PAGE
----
13. Basic electicity says that the hot side (positive) of a electical system is to be seperated from the ground side (negative). Typically the negative terminal of the battery is wired to the frame of the bike, known as "ground" while the positive terminal of the battery is wired to the alternator, fuse panel, ignition switch, ect. A resistance (ohms) reading between the frame and a "hot" terminal of any electrical device on the bike should read open (a big number). A zero reading indicates a short. A situation where the insullation of a hot wire got worn though and is in contact with the frame or something. Anyway my bike fired right up and I rode it to the driveway. A little while later I went back out to leave. I puched the horn botton before starting the bike. The horn didn't sound right. I tried to start the bike, no go. No lights would come on, horn dead. I figured maybe the horn is bad and blew a fuse. The bike is simply wired with 2 fuses inside the head light. I opened the head light and fuses were good. The bike has a cable from battery + to a terminal on the alternator. Theres another wire from the alternator to a fuse in the head light, to the hot input on the ignition switch. I checked the fuses and they were good. At that point I figured there should be a 12 volt reading at the hot input to the ignition switch. It was 0 vols. Then I thought maybe the switch is faulty and grounded out. I removed it from the head light leaving the wires intact. A ohms reading to the hot supply wire was still 0. At that point I disconnected the switch hot wire and it still read 0 ohms. The next step would be to work back an that hot wire. The other end is attached to the alternator. A resistance readind between the alternator post to ground was 0. Disconnecting the wires from the alternator I found the wire to battery to read 0. The only thing left was the battery itself. 0 ohms between the battery terminals. A short.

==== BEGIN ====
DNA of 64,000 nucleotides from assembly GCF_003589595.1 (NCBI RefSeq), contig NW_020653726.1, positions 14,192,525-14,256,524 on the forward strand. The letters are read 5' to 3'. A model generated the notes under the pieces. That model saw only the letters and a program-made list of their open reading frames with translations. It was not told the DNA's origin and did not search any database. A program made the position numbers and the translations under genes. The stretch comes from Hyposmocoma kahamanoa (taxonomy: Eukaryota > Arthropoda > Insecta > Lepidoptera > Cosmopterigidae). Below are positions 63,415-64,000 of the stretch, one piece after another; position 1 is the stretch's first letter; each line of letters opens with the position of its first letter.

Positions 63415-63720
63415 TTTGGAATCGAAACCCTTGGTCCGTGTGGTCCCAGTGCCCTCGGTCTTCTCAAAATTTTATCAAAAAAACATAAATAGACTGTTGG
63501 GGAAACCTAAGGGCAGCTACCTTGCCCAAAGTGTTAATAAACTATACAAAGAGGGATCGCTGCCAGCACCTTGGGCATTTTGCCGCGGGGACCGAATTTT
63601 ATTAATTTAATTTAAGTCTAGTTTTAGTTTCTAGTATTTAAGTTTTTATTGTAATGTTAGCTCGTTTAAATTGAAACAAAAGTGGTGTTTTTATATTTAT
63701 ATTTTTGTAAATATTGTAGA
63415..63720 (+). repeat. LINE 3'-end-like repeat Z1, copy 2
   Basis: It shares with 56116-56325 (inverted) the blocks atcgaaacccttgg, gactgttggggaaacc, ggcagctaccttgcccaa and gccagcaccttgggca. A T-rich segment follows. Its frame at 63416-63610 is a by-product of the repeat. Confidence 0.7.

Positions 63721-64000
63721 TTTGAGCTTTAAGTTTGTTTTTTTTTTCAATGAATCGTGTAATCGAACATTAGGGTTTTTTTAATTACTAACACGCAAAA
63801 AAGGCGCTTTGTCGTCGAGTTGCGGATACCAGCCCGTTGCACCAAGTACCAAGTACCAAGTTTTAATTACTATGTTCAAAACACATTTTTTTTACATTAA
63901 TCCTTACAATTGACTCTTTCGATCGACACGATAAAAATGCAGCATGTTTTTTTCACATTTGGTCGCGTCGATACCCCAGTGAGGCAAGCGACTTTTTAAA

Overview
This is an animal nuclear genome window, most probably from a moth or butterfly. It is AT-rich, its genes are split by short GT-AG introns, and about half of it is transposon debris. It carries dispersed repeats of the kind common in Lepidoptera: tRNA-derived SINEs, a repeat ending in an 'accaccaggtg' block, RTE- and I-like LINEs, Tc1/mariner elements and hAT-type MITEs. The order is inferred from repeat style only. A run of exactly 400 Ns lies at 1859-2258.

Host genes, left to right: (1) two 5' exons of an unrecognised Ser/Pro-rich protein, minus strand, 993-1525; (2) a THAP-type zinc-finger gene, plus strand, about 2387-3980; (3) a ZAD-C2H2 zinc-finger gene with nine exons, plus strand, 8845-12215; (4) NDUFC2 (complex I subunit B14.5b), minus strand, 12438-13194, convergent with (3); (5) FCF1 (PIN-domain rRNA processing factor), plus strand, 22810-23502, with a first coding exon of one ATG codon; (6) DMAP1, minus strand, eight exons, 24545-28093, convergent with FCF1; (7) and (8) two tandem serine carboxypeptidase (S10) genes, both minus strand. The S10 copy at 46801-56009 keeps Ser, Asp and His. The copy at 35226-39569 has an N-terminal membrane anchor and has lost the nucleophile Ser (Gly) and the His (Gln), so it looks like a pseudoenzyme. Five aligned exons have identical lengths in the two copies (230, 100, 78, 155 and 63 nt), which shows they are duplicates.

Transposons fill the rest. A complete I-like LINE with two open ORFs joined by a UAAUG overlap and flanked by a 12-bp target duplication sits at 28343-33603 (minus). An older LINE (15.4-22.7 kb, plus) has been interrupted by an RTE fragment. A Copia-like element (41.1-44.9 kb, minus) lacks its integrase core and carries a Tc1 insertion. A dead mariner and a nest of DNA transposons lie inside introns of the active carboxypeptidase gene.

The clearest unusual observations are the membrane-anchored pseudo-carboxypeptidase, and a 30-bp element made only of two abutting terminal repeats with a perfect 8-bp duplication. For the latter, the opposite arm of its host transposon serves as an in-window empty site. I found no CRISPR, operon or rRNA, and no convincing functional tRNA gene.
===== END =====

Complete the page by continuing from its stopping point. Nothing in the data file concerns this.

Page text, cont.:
14. Thanks for the input all. I have been out of town since I posted this subject. I confirmed my original troubleshooting conclusion outlined in the original posting today. Bottom line is the fact that a resistance (ohms) reading between a positive and negative should read infinity or very high. I toubleshoot a short, 0, or very low resistence reading on my bike down to the battery. The battery reads a short between positive and negative terminals. Today I tested the ohms reading between the positve and negative terminals on a proven good battery. It was a open, or high ohms. My new battery is on order.
  15. My bike developed a problem today. It has been 2 weeks since I last ran the bike. Normally that amount of time is no problem. The bike fired right up and I drove it from the shed to the drive way. All lights appeard normal. About a half hour later I went back out to start it up to introduce a new female involved in my life with side car riding, and much to my dismay the bike done nothing. No start, no horn, no lights. Fuses checked out O.K. Various multi-meter testing came up with some strange readings such as at one moment I find 12 volts on the hot wire at the ignition switch and at another moment there is 0 volts. I found a resistence reading of 0 ohms on the same wire when checked to ground, indicating a short. I disconnected the wire from the ignition switch and the wire still indicated a short. I worked back disconnecting wires and finding short readings until I got to the last positive wire being disconnected from the battery and the reading between the positive and negative terminals of the battery was 0 ohms. I assumed the battery must be bad and took it off and went to get another. Stopping at a Auto Zone, I took the battery in to be tested just to make shure before buying the new battery. The 2 guys working there were the most unhelpful people I have ever delt with in a auto parts store. They apparently can't test a battery and say if its good or bad like they advertise they can do. And like they have done before. One was even aragant. I decided not to buy a new battery from Auto Zone. Anyway the battery shows different voltages from time to time and shows a short between the terminals and is probably bad but decided I would post this just in case there may be something I don't know or overlooked. Any input? Also I wanted to bust Auto Zones balls for being the latest most usless retailer in my life. I will go out of my way for now on to use another company. Sears pissed me off in 1987 and I have only bought one item from that company since, and that was due to lack of options in that particular situation, not because I wanted to.